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Report on Reventador (Ecuador) — 1 November-7 November 2017


Smithsonian / US Geological Survey Weekly Volcanic Activity Report,
1 November-7 November 2017
Managing Editor: Sally Kuhn Sennert

Please cite this report as:

Global Volcanism Program, 2017. Report on Reventador (Ecuador). In: Sennert, S K (ed.), Weekly Volcanic Activity Report, 1 November-7 November 2017. Smithsonian Institution and US Geological Survey.

Weekly Report (1 November-7 November 2017)



0.077°S, 77.656°W; summit elev. 3562 m

All times are local (unless otherwise noted)

IG reported that during the last week of October the intensity of explosions at Reventador slightly increased; ash plumes, generated from 4-5 explosions per hour, rose to more than 2.5 km above the crater rim and had a higher ash content. Plumes typically drifted W, but also occasionally S and N. Loud “cannon shot” sounds accompanying some explosions were heard in nearby towns. IG volcanologists conducting fieldwork on 23 and 25 October noted strong explosions producing “cannon shots” that vibrated windows in Hostería Reventador, 7.2 km away. On 27 October ash plumes rose as high as 4.9 km. During 30-31 October ashfall was reported in multiple towns in the Napo Province to the S, mainly due to a change in wind direction and not increased activity.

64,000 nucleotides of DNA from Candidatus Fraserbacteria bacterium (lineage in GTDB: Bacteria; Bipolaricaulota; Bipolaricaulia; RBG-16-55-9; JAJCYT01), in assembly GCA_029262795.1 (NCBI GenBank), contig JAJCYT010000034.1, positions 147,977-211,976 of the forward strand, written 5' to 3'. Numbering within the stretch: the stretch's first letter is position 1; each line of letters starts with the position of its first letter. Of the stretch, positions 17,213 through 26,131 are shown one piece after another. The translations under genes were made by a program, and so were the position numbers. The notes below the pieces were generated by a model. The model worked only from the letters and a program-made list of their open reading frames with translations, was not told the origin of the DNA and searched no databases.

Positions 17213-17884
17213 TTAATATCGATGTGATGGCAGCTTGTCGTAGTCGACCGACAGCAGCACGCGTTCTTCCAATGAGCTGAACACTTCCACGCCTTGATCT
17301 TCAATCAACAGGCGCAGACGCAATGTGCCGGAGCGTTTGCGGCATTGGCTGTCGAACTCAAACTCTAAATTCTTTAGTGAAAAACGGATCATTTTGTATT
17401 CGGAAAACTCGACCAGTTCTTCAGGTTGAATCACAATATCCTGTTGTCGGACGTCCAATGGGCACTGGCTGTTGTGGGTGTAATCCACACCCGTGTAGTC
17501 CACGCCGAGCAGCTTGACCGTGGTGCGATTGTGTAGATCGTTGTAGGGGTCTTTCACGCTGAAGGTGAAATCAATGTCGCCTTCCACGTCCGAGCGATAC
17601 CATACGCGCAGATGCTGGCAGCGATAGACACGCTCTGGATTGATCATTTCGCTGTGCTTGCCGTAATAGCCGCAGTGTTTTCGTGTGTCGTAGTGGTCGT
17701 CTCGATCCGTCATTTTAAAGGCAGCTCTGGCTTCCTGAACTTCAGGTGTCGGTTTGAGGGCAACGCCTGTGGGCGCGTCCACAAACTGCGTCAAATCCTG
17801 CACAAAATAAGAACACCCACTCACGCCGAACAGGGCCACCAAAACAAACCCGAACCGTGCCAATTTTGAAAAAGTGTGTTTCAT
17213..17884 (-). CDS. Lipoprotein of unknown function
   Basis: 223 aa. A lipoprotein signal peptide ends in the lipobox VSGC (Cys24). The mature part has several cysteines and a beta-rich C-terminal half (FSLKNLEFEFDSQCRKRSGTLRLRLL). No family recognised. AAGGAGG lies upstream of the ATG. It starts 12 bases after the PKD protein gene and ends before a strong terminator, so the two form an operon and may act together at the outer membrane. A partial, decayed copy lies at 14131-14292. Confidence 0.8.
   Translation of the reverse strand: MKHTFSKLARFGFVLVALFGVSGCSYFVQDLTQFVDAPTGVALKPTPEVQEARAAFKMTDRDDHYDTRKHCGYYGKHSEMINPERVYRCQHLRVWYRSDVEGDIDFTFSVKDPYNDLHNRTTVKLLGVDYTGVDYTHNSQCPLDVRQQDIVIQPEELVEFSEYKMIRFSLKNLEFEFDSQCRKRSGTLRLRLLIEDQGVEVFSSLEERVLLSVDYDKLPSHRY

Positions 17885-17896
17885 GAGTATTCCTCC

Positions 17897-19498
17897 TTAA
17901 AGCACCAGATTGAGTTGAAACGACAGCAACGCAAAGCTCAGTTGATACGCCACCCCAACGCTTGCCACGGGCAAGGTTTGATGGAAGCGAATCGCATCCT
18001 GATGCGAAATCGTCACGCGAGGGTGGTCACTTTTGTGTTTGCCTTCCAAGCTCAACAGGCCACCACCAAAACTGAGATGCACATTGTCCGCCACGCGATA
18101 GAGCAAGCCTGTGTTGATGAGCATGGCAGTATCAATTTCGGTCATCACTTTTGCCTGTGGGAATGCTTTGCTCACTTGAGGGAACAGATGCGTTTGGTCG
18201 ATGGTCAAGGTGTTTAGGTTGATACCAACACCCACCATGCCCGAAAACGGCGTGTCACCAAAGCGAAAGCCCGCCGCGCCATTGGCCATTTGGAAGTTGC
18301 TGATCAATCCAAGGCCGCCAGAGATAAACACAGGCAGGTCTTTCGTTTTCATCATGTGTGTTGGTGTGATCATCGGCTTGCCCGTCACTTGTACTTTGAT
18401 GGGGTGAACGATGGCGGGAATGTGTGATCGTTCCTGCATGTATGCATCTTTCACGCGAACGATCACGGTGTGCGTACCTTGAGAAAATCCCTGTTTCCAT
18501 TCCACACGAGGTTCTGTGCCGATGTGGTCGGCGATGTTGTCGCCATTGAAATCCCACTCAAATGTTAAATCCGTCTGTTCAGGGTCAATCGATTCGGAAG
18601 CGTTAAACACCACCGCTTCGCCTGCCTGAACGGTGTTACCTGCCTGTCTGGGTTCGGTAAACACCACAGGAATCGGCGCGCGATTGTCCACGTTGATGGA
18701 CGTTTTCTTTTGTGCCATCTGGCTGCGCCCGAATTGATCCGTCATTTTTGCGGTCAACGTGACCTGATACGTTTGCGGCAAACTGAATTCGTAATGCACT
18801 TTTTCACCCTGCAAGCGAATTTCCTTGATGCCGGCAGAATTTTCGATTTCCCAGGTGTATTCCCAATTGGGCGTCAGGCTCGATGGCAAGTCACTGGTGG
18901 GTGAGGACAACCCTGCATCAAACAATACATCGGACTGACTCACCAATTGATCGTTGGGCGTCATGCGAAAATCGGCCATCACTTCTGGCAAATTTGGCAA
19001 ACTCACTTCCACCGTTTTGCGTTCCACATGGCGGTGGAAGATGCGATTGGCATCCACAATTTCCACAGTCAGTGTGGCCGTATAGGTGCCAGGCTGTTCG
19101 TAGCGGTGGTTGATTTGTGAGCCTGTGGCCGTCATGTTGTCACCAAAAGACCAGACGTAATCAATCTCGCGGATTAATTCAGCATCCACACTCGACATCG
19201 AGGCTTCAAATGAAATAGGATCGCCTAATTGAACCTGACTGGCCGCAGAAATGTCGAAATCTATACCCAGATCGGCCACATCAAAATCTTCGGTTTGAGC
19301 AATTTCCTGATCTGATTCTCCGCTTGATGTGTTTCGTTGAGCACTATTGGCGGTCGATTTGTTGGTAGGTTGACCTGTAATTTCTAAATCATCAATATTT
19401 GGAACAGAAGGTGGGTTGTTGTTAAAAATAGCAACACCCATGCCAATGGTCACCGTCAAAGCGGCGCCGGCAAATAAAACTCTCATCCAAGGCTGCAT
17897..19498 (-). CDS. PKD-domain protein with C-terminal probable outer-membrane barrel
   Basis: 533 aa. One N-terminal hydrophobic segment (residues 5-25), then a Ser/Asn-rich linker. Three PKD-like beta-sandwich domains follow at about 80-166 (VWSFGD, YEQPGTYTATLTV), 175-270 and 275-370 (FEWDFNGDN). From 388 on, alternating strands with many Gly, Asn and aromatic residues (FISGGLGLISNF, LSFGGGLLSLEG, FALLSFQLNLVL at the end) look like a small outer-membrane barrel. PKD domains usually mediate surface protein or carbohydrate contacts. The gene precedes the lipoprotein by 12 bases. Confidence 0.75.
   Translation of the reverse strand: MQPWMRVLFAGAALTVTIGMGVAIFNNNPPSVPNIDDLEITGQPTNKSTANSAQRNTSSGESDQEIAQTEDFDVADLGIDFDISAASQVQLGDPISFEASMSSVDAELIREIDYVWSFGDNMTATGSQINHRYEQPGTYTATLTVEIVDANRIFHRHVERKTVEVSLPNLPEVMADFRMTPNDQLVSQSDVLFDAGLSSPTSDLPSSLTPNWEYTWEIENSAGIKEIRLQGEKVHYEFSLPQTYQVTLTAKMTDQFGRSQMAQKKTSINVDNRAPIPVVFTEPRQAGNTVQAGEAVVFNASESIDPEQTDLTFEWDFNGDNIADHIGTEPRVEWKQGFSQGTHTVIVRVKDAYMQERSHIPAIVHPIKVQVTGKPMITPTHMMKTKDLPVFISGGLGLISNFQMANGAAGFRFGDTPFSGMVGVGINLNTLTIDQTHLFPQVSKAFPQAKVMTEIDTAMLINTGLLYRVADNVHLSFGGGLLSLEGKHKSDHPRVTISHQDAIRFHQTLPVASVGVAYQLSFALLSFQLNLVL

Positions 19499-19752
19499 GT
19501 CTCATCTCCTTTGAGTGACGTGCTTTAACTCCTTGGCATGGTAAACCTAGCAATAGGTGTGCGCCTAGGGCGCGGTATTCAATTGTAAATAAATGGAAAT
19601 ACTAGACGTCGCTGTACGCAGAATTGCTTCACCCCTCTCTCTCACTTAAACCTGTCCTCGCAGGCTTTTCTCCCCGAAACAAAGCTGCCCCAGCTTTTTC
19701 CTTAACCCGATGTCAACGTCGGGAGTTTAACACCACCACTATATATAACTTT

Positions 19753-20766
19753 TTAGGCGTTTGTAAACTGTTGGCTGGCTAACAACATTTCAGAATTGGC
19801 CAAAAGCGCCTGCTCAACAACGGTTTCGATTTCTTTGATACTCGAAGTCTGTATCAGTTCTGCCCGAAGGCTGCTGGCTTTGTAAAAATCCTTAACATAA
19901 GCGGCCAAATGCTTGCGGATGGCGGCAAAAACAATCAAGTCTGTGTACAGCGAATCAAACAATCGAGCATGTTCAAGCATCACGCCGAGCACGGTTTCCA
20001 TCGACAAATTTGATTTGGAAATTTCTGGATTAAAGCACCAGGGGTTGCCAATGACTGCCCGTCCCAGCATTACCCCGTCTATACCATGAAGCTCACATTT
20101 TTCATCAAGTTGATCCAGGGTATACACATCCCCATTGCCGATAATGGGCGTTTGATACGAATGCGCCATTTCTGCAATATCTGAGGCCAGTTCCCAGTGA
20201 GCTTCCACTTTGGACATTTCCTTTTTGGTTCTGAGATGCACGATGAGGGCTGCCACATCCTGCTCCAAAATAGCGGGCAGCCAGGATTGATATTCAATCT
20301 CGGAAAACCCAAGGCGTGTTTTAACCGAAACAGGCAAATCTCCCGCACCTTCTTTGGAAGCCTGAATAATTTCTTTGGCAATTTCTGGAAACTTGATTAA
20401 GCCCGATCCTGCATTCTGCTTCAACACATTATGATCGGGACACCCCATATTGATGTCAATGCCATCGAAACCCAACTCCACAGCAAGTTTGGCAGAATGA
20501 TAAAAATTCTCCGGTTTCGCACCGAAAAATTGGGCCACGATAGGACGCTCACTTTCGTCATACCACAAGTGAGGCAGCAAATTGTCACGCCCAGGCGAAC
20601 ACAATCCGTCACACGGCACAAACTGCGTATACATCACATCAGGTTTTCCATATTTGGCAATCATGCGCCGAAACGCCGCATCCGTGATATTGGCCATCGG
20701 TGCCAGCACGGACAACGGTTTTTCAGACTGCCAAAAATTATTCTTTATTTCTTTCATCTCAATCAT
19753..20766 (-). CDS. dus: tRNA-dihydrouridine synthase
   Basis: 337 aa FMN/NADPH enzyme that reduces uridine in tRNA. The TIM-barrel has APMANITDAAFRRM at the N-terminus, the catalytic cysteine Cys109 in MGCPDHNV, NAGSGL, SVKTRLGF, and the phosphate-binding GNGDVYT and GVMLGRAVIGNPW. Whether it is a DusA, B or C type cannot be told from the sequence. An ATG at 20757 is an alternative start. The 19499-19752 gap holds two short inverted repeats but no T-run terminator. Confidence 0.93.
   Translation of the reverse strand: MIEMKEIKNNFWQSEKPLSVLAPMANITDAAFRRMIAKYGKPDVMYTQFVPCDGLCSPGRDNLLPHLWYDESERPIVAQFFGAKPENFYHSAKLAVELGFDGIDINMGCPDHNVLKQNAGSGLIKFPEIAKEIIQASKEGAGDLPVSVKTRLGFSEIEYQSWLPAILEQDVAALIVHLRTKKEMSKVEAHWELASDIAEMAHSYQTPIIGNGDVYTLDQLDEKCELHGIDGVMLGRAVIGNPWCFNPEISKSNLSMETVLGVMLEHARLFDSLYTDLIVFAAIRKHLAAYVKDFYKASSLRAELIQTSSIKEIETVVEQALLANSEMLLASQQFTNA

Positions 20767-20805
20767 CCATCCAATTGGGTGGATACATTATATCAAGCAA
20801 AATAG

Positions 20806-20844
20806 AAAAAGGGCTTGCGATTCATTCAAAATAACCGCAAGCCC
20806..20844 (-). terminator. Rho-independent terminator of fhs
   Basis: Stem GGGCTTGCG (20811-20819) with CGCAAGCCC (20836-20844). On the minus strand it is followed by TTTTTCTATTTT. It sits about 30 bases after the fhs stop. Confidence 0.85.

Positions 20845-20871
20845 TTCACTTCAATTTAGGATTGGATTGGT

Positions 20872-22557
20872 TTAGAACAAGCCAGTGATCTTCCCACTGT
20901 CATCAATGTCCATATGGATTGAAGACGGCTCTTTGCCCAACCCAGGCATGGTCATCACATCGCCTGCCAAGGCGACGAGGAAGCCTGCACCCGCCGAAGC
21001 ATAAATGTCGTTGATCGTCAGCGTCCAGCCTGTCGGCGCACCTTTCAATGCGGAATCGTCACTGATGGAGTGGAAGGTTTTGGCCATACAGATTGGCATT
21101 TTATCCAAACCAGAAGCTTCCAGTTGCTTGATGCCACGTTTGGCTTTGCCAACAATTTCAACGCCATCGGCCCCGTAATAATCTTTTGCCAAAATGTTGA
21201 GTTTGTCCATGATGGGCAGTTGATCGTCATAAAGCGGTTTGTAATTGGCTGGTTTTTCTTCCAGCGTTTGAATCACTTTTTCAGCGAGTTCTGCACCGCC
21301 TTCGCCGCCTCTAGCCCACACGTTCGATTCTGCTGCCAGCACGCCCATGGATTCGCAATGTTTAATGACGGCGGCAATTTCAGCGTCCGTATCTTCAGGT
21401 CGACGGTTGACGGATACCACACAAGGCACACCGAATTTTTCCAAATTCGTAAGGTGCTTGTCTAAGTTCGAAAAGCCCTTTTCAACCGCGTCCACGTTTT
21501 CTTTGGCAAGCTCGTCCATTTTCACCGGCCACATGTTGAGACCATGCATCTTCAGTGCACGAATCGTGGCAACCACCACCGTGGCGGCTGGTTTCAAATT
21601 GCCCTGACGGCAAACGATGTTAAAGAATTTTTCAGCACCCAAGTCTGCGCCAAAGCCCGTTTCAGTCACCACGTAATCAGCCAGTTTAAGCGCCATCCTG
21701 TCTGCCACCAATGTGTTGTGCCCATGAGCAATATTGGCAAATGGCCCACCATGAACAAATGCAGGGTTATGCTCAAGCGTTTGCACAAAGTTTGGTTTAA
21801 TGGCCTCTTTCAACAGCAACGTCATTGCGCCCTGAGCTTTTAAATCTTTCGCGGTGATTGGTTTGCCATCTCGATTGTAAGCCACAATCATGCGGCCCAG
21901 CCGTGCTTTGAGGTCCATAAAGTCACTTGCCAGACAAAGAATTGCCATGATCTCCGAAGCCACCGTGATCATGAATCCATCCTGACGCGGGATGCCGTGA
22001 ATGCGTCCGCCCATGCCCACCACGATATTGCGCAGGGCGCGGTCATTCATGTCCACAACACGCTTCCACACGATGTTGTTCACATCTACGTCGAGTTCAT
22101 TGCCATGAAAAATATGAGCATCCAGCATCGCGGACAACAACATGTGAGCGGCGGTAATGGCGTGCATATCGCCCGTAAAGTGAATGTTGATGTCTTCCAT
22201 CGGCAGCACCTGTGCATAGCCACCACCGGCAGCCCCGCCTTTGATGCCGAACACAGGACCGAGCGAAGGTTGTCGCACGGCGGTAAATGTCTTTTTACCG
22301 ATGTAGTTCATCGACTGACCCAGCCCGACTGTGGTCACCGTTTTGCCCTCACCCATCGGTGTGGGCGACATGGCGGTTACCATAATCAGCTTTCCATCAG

Geological Summary. Reventador is the most frequently active of a chain of Ecuadorian volcanoes in the Cordillera Real, well east of the principal volcanic axis. The forested, dominantly andesitic Volcán El Reventador stratovolcano rises to 3562 m above the jungles of the western Amazon basin. A 4-km-wide caldera widely breached to the east was formed by edifice collapse and is partially filled by a young, unvegetated stratovolcano that rises about 1300 m above the caldera floor to a height comparable to the caldera rim. It has been the source of numerous lava flows as well as explosive eruptions that were visible from Quito in historical time. Frequent lahars in this region of heavy rainfall have constructed a debris plain on the eastern floor of the caldera. The largest historical eruption took place in 2002, producing a 17-km-high eruption column, pyroclastic flows that traveled up to 8 km, and lava flows from summit and flank vents.

Source: Instituto Geofísico-Escuela Politécnica Nacional (IG)